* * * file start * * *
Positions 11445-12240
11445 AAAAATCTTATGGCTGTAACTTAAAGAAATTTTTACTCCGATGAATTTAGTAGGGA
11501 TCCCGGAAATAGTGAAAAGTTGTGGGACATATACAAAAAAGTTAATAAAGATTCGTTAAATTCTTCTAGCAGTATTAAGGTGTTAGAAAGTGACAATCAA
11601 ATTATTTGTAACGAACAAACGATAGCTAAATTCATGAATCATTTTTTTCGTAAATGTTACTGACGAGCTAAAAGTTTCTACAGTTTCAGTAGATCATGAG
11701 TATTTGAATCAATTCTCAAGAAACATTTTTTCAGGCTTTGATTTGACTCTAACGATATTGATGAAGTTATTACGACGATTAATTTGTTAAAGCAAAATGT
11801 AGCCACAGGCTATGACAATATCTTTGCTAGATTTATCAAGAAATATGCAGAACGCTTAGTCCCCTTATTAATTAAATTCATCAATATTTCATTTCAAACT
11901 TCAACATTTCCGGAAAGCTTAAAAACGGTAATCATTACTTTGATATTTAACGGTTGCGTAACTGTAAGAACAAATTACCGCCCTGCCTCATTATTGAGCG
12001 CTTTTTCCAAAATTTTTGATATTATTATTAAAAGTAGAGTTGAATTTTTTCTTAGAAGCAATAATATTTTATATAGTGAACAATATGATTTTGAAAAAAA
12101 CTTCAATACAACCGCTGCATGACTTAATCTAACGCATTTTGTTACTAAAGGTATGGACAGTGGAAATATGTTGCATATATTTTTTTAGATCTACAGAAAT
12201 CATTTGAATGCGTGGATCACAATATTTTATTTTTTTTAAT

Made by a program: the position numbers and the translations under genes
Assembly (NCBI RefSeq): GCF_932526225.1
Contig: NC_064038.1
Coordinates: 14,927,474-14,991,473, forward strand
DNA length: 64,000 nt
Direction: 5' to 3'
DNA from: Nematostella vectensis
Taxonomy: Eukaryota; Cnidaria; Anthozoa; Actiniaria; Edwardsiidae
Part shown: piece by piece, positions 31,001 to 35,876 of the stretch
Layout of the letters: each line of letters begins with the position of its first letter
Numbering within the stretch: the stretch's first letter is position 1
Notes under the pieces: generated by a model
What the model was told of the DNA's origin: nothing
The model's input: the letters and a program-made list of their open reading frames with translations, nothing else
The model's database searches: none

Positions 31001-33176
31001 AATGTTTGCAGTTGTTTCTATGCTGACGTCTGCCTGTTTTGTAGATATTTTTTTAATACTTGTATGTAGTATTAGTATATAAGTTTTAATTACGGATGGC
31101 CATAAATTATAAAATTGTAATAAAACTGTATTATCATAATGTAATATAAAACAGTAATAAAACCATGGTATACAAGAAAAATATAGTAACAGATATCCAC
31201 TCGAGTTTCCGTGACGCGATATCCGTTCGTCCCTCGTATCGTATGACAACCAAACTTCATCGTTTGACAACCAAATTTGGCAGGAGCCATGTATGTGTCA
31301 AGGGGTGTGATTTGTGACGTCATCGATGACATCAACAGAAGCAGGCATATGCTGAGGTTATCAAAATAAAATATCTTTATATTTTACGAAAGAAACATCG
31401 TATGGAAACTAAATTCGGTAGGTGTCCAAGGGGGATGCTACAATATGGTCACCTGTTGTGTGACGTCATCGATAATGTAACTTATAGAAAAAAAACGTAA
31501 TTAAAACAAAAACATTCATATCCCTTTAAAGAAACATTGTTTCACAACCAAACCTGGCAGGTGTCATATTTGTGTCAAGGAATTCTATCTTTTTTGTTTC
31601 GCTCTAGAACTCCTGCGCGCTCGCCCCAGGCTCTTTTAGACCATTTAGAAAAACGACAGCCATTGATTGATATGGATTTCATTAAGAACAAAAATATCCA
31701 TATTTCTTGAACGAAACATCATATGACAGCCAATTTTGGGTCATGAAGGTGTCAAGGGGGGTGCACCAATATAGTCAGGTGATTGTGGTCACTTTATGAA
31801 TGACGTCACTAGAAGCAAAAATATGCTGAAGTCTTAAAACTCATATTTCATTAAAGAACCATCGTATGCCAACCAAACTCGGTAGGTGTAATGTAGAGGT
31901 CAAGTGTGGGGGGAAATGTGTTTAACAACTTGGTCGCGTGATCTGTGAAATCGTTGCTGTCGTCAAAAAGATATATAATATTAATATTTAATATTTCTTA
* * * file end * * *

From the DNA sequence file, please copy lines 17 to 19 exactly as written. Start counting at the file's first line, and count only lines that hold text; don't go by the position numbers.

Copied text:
DNA from: Nematostella vectensis
Taxonomy: Eukaryota; Cnidaria; Anthozoa; Actiniaria; Edwardsiidae
Part shown: piece by piece, positions 31,001 to 35,876 of the stretch